Electric Vehicle (EV) Winter Driving Tips
Why The EV Winter Worry?
Because EVs don't have an internal combustion engine to generate heat, their batteries must provide heat for the vehicle's interior. Colder temperatures, increased defroster/defogger usage, and more, create an additional drain on power, reducing your driving range during the winter. How far does winter reduce your driving range?
- AAA conducted a freezer lab test and found that sub-freezing conditions reduced EV range by 41%.
- Consumer Reports conducted a side by side test between 2 EVs and found that both lost about 50% of their range.
- In Norway, where EV sales hit 65% of the market last year, the winter tests look a little more promising. The Norwegian Automobile Federation drove 20 different EVs all the way down to 0% power under winter conditions and found an average of 20% range loss.
Here are a few EV winter driving tips to help you recuperate some of that loss and avoid being stranded on an icy road this winter.
EV Winter Driving Tips
Get an EV Charging App
Downloading a free or purchased app can help you find the most convenient charging stations and plan your trips more efficiently.
- Some EV manufacturers (like Tesla) offer their own app. These apps can offer tips or advice specific to your make and model.
- Read the reviews on your preferred app store to find the best fit for you.
- You can also find EV apps that help you: pay digitally at the charging station, track weather, and find hotels and restaurants with charging stations for longer road trips.
- Remember that you will have greater driving range on long trips than several short trips (where the cabin repeatedly cools down and needs to be reheated).
Purchase Options to Look For
- If you live in an area where winter actually happens, purchase a longer range option. Based on the tests above, you can expect anywhere up to 50% less range during the winter. Even Consumer Reports (which advocates for not buying “more vehicle” than you need) advises:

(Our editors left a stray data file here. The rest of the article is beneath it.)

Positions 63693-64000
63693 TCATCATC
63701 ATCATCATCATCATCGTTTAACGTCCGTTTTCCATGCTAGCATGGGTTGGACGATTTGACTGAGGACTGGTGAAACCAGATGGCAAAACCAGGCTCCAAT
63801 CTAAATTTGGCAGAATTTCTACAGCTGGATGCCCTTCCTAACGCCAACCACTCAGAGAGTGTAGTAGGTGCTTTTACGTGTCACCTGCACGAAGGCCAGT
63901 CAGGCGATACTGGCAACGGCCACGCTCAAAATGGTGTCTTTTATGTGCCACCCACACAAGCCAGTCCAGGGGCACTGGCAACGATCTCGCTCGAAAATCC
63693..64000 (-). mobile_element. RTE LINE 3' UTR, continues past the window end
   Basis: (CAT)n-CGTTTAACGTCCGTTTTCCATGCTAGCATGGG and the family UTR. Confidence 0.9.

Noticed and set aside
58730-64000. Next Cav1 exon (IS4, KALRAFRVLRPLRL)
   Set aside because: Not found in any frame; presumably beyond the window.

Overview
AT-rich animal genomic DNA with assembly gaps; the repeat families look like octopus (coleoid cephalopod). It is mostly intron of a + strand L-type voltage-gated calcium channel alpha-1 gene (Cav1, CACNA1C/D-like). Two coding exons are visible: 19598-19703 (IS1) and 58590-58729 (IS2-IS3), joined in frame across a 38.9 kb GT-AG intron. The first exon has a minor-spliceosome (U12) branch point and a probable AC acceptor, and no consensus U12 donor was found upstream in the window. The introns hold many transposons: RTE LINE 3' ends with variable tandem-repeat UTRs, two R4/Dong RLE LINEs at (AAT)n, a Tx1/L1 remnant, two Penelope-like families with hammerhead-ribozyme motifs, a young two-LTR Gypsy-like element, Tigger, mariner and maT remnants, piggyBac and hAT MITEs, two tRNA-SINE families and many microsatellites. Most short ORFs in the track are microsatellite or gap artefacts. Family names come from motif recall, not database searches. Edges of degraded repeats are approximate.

“EV buyers who drive in colder climates should strongly consider getting a car with a range about double what their daily driving needs are, so they’re not left stranded in a cold snap.”
- Look for winter or cold weather packages. EV manufacturers are continuously upgrading options to help during the winter months. Click here to see an alphabetical list of manufacturers to see what winter package offerings are out there.
Choose Conductive Heating
- Conduction (direct touch) is a more efficient heat transfer method than convection (heat moving through air or liquid).
- To increase your winter driving range, use steering wheel and seat heaters instead of a cabin heater. Your body will heat up more efficiently than by using the cabin heater, and draw less power from your battery life.
Park in a Garage
- If possible, park and charge indoors during the winter. Not only will this reduce the amount of snow and windshield clearing, but also keep your vehicle and cabin at a warmer base temperature.
- Remember, it takes less electricity to maintain a temperature than it does to raise it.
Warm Up While Plugged In
- Here’s where EVs have a distinct advantage over ICEs (no carbon monoxide buildup while warming up!).
- Start your car and heaters while your car is plugged in before you leave. That way you are using charging power to warm up instead of stored battery power on the road.
Pack A Winter Vehicle Kit
- Packing a winter kit is a good idea no matter what kind of vehicle you drive.
- Click here to see what you should include to keep you safe during emergencies.
Want an environmentally friendly ice melt to pack in your EV for emergencies and deicing on the go? Nature’s Blend offers convenient packages of highway powered ice melt that is safe for soil, plants, and animals. Cut through ice and restore traction no matter where you are by bringing Ice Slicer Nature’s Blend along for the ride.